When Albion College hands you a cancelled class, make a new signage system for Whitehouse Nature Center?
At the beginning of this school year, Kassie Wright, a senior from Marshall, Michigan, found herself without a first-aid class, cancelled due to a lack of staff able to teach it.
Rather than fulfilling the role of a typical college student and using her newfound free time to take naps and watch Netflix, Wright decided to do something more beneficial to the community around her.
Wright, an English major with a psychology minor and environmental studies concentration, made her way to Doug White, biology professor and director of the Center for Sustainability and Environment, to ask if there was anything she could do to fulfill the required internship or research project for her concentration.
“The Nature Center had always been a place where I enjoyed going, and I wanted to leave it in better condition,” said Wright. “After speaking with Doug about it all, we came up with the idea of creating a proposal for a new signage system out in the Nature Center. This way, more people feel comfortable using and seeking out the Nature Center.”
In order to develop her plan for a new signage system, Wright spent a copious amount of time studying the current signs in the Nature Center as well as other nature sites in nearby cities, including Marshall, Homer and Jackson. Combining Wright’s research with White’s knowledge of nature centers he had spent time visiting outside of Michigan, the two began brainstorming ideas for a new Whitehouse Nature Center trail system..
“Doug and I knew what we wanted, which was trailblazing, but in order to make sure that this new signage system would work on campus, we wanted to collect data on what people thought,” said Wright. “I’d spend a few hours whenever I could out in the Nature Center, waiting to see if I could find anyone willing to fill out my survey. Let me tell ya, people often come to the Nature Center to be alone, so once I saw someone, they typically picked up their speed to try and get away from me.”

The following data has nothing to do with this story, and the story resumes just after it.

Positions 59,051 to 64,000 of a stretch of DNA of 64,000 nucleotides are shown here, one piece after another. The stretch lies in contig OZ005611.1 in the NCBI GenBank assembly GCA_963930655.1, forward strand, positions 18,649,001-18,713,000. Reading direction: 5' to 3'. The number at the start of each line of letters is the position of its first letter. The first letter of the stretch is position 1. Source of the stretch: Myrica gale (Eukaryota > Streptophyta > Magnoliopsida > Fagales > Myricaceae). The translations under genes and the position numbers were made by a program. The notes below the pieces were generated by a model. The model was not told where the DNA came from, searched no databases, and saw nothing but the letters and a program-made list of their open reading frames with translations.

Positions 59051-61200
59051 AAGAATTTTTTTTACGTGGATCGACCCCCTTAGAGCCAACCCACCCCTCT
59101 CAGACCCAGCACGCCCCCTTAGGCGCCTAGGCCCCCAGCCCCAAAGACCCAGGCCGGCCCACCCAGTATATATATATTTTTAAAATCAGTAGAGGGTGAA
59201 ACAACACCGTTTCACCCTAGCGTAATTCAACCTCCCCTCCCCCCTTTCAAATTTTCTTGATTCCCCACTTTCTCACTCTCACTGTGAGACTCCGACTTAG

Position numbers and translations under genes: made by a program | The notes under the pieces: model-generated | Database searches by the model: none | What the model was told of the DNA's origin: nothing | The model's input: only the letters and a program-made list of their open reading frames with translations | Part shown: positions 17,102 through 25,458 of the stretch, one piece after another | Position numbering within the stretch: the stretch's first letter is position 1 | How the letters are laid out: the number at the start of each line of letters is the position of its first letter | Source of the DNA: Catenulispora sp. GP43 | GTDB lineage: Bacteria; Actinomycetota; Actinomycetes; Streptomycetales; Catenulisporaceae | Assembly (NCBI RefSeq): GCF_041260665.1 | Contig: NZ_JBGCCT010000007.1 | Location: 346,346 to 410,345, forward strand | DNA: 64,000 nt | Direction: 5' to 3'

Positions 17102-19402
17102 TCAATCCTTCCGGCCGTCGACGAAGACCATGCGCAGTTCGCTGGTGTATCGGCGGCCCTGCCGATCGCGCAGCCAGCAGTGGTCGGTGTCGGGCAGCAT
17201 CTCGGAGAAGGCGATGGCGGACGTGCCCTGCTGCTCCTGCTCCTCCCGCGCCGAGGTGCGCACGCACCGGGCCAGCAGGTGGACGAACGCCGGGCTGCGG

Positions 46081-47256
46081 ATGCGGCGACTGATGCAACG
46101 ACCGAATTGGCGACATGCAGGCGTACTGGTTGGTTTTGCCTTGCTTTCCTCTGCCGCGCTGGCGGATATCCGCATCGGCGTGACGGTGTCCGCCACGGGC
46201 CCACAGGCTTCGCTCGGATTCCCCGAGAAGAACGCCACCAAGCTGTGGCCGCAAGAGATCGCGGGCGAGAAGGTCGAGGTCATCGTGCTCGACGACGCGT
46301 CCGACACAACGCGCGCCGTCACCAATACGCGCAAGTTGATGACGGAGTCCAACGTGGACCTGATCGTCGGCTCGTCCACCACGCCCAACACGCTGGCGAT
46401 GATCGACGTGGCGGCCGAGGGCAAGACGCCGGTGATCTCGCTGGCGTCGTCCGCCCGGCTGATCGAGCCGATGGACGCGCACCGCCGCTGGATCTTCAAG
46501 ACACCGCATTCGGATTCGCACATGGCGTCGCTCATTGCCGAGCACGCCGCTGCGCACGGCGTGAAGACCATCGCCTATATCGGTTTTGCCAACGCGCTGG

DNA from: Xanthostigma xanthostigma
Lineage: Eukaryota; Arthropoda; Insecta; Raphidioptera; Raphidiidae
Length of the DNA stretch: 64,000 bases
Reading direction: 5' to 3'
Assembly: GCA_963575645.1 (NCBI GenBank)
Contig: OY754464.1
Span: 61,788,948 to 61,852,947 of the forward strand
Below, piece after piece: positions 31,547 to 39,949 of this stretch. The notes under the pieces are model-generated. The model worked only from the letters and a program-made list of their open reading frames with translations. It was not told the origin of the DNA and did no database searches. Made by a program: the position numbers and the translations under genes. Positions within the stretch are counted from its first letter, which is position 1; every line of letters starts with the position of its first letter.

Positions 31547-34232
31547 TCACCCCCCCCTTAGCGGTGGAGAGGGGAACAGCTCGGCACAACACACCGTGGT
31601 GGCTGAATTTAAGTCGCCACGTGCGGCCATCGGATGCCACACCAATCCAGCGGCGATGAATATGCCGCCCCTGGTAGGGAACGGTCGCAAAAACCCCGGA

But Wright’s efforts paid off. She ended up getting around 75 students to fill out her surveys. With new data collected on student opinions, Wright’s work with White on the Nature Center signs began to take off.
As Wright delved further into the project, she found herself becoming more and more passionate about the work she was doing.
“It became something that needs to be done,” she said. “The more time I spent out in the NC the more I noticed the lack of signs. What would happen if you fell and sprained your ankle? The Nature Center is five miles-worth of trails.Would you be able to call someone and tell them what trail you are on? Would the person you call even know the trail?”
While the question of getting lost or even hurt while venturing through the Nature Center could be answered by using a map, the Nature Center’s was outdated.
“The map that is being used to this day is nearly 30 years old,” said Wright. “The trails have changed since then. Certain paths no longer exist, plus we run into the problem where people have created their own trails out there.”
Mick McRivette, assistant geology professor and Geographic Information Systems instructor, is working to revamp a new map for the Nature Center, one which will not be inclusive of the changes that have been made to the original trails over the years.
The Nature Center is supposed to be welcoming to all students, but, Wright believes a that with lack of signs, updated maps or knowledge of the trails, it’s easy for visitors to get lost. This new signage system is meant to make Whitehouse Nature Center a more inviting environment for all.
Wright will be participating in the Environmental Club’s Green Day celebrations on Thursday Nov. 15, from 6 to 7 p.m. in the Kellogg Center collecting more surveys on student opinions regarding the signage system. From there, Wright hopes to have her proposal turned in by early spring. The new system could be implemented soon after.